Eye Contact Lost Because of Social Media


I laugh at all the family members (kids and parents) who have their heads tilted down while clustered at a restaurant table having a meal. Eyes are all fixated downward; shoulders are rounded. Etiquette and business instructions that stress good body posture and eye contact must be going crazy with society so fixated on mobile communication.

Social media is an entertainer’s blessing; you just have to take the time to analyze who is using the media.  Once you figure out how select groups use social media, you can communicate your message to each group.

It did not take me long to figure out the kids aged 10-16 who have phones are better than their parents at rocking the Instagram world, while college students find Facebook a communication tool that their parents use so that they will stick to 140 characters of Twitter.  If you are a “professional business person,” then you have a LinkedIn account.  Most business people do not know how to use it, but they have one.

Kids love searching YouTube videos, while parents watch and share them on Facebook. If you are a geek or just at the cutting edge, then you may find yourself on Google+.  This group is the anti-Facebook group, which does not tweet, but likes the ability to interact like a blog.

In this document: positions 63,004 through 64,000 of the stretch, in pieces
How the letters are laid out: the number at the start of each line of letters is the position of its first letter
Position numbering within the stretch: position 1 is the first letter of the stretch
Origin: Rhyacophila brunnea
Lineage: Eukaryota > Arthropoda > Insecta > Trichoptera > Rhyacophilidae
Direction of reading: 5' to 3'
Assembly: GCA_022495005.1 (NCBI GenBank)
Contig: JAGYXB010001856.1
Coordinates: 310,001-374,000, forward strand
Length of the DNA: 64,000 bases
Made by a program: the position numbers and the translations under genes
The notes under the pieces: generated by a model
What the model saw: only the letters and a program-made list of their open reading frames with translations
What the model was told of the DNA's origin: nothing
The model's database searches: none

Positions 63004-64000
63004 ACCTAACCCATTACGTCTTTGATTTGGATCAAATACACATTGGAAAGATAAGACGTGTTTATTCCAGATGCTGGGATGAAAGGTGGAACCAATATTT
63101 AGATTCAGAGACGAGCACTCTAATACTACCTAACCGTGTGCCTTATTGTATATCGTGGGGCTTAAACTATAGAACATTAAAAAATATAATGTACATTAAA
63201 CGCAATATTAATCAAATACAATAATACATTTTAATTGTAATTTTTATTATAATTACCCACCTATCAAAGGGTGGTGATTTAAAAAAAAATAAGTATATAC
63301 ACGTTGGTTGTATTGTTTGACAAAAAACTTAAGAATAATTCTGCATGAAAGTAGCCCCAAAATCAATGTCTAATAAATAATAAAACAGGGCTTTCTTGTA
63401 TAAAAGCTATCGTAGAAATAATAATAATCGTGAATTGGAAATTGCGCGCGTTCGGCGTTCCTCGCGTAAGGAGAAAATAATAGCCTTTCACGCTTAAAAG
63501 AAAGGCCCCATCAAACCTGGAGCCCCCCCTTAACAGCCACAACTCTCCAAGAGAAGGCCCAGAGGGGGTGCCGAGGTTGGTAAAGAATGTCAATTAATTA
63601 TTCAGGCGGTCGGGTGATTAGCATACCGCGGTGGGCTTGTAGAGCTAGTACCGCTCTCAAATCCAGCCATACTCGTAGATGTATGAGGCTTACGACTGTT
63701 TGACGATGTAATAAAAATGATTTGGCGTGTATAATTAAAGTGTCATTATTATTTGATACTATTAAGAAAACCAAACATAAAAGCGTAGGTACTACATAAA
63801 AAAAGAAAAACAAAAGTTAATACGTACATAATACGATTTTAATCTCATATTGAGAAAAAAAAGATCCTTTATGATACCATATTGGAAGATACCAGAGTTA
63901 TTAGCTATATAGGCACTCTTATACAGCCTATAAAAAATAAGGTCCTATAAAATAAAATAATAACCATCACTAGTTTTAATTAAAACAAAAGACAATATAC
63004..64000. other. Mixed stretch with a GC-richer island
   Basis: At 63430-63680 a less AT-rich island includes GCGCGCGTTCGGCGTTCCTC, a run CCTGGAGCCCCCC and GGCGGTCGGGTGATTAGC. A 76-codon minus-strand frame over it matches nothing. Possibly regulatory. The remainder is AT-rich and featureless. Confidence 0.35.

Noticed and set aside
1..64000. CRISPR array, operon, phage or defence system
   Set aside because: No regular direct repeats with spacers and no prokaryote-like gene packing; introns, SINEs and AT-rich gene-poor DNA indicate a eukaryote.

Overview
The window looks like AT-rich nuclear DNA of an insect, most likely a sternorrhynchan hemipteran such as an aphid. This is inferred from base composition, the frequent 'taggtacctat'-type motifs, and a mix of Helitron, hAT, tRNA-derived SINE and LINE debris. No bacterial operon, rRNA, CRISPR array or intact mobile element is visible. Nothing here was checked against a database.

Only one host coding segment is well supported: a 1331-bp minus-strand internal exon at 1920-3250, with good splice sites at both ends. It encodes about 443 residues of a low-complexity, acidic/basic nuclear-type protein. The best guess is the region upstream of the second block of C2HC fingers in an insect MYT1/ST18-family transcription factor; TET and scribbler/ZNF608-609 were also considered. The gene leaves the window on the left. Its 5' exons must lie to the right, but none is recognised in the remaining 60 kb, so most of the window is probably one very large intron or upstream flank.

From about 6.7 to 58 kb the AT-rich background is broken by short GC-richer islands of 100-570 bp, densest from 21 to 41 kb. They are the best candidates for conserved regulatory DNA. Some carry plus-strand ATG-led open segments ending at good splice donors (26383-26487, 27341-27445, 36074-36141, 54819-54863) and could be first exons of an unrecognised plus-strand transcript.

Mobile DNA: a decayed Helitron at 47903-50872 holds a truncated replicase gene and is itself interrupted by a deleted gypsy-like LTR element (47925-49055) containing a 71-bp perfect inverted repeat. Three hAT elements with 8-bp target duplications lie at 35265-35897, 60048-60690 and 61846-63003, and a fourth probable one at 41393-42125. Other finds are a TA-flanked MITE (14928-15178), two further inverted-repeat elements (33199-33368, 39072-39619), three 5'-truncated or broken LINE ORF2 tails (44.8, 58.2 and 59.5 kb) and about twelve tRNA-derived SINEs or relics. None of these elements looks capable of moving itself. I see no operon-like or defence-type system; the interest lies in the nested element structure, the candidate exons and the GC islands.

If you are like me, you may find extra minutes of the day spent reading blog feeds—artists and people who want to blog but prefer to post pictures land in the world of Tumblr.

It does not matter what social media you use to communicate with fans, families, and colleagues.  I still like making eye contact with the people around me. So if you see me in a restaurant, I will be the rebel in the room looking around, listening, and watching you tip-tap at your mobile device.

2 thoughts on “Eye Contact Lost Because of Social Media”

  1. Too funny, Dale. You have them all in here. I didn’t know college kids were shying away from FB. How funny, as that’s what it started out to be.

    Well, at least you know how to tell people where to find you.

  2. Barry, I forgot Pinterest. Yes, the new generation of college kids like Twitter over Facebook. You have to consider there’s more parents connecting with family members and the coolness status of Facebook is falling.

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